Sunday, October 23, 2016
  • Monday, Apr. 18, 2016
Laurie, Hiddleston Reflect On Their Roles In AMC's "Night Manager" Miniseries
In this April 5, 2016 file photo, Hugh Laurie attends the LA Premiere of "The Night Manager" in Los Angeles. The six-part miniseries premieres Tuesday, April 19, at 10 p.m. ET on AMC. (Photo by Richard Shotwell/Invision/AP, File)
  • --

The premise of "The Night Manager" is simple. Or might seem so.

Jonathan Pine, a former soldier now in a different kind of service as night manager of a luxury hotel, is drawn into a risky mission to bring down international arms dealer Richard Roper by posing as a fellow merchant of evil.

But this six-part miniseries (premiering on AMC Tuesday at 10 p.m. EDT) is based on the John le Carre spy thriller of the same name, which should strongly suggest this is no simple cloak-and-dagger affair.

Somehow "The Night Manager" manages to be as menacing and methodical as any film noir, yet at the same time teem with color, sweep and action cloaked in stillnesss.

Meanwhile, its brilliant co-stars, Hugh Laurie (who plays Roper) and Tom Hiddleston (the intrepid Pine) — well, they speak for themselves. Literally.

The series, Hiddleston explained in a recent interview with them, "deals with the more fascinating aspects of the psyche and identity and to what extent we tell lies to ourselves to justify who we are."

"I think that sums everything up," said Laurie, pretending to take his leave. "Our work is done."

Not quite.

Laurie said he had yearned to appear in a movie version — even attempting to option the novel himself — ever since its 1993 publication.

But the book seemed to resist being shoehorned into a feature-length film.

"There is a pace and a density to the interior lives of the characters that makes it hard to do justice to (in a movie)," said Laurie. "Le Carre is writing thoughts rather than deeds. Everything is oblique and concealed, and it's the painstaking discovery that's the fascination of it."

Originally, Laurie saw himself as Pine, but when the chance arose to play Roper, "I fell to my knees in an indecent display of pleading."

Who indeed could resist playing anyone so charismatic yet so wicked that he is described as "the worst man in the world"?

"That's quite a complicated metric to establish," Laurie acknowledged with a laugh, "but clearly he qualifies for the semifinals. He does it with charm and skill and daring, and he's fun to be around, the way one imagines the devil would be. If he was just a tattooed thug with 'Devil' on his forehead, we'd all give him a wide berth. Richard Roper is NOT like that."

In effect, Laurie spent two decades preparing for the role.

"From the moment I read the book, I felt like I could picture and hear and almost smell this character."

And from the moment viewers confront this character, Laurie, 56, guarantees with his performance they will forget his eight TV seasons on "House M.D." playing the crusty yet lovable Dr. Gregory House.

As for the 35-year-old Hiddleston, whose past projects have included "Thor," Woody Allen's "Midnight in Paris" and the role of Hank Williams in the recent "I Saw the Light," he described the first "Night Manager" script as "immaculate." After reading it, he was in.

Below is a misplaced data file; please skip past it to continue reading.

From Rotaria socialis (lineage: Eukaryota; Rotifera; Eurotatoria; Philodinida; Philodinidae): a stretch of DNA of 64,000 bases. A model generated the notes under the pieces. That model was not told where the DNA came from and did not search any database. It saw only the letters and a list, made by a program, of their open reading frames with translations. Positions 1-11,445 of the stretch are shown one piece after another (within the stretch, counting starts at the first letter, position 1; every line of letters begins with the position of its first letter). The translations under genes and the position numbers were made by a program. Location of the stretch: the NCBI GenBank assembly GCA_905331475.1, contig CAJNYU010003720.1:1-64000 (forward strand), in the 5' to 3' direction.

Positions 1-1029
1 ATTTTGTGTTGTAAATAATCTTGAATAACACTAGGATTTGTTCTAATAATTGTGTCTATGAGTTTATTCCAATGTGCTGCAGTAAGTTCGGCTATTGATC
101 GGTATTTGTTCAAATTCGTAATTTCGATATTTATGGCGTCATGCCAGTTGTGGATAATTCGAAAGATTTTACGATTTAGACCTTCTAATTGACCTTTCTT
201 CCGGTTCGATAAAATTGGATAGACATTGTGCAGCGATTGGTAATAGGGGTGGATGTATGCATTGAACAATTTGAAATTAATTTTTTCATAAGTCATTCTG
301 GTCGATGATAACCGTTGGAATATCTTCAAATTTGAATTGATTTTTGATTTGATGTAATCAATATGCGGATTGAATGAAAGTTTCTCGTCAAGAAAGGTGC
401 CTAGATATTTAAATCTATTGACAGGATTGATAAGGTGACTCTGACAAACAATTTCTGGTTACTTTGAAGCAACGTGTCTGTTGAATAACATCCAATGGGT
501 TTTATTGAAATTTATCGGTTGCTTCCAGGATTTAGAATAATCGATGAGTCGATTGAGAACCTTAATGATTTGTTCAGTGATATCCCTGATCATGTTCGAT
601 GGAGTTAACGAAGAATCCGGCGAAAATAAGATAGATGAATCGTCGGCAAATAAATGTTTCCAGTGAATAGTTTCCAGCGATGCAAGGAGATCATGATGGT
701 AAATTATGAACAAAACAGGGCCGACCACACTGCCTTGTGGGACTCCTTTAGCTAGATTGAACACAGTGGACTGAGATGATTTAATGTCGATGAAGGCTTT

Infiltrating Roper's world, Pine is a model of disarming polish and suave restraint.

"I wanted to do as little as possible," said Hiddleston, "and trust the audience to join the dots. I worried that I wasn't doing enough, but there's something very active about the way Pine is passive. It was a fascinating challenge to try to communicate how deep those still waters run."

"The tendency that all actors have," said Laurie, "is to constantly tell the story with every line and every look, and the audience very quickly reacts against it. But Tom is able to BE, to simply be.

"The audience wants to participate in the construction of the story. And often that requires an actor who has the confidence to just be. There probably aren't more than a half-dozen actors who can accomplish that, and I couldn't name the others. So let's just say 'one' — and he's sitting right there."

"Goodness," said Hiddleston on hearing this accolade, then, recovering, turning the tables on Laurie: "I'll tell you one thing I've never said before."

"Bloody hell!" Laurie responded in mock dread.

"Hugh has a rigor about his work," said Hiddleston, "that's as far away from ego as you can imagine. Sometimes actors are shy about that kind of active involvement because they don't want to rock the boat. But if something doesn't feel right, Hugh is unafraid to say so, and it's all in the service of the whole."

That tribute left Laurie speechless. But only for a flash. The inevitable James Bond question must be dealt with, and Laurie waggishly went for it.

"I refuse to deny that I'm being considered for Bond," he replied, deadpan. "I also refuse to deny that I'm being considered for Cleopatra."

With that, he turned to Hiddleston, who in fact has been buffeted by gossip recently that he might headline the next Bond sequel. "Poor bloke," said Laurie. "What can he say? There's no way of answering the question that doesn't increase this tabloid dialogue."

"I'm just trying to take it as a compliment," said Hiddleston, for now very pleased to play a breed of spy even James Bond would applaud.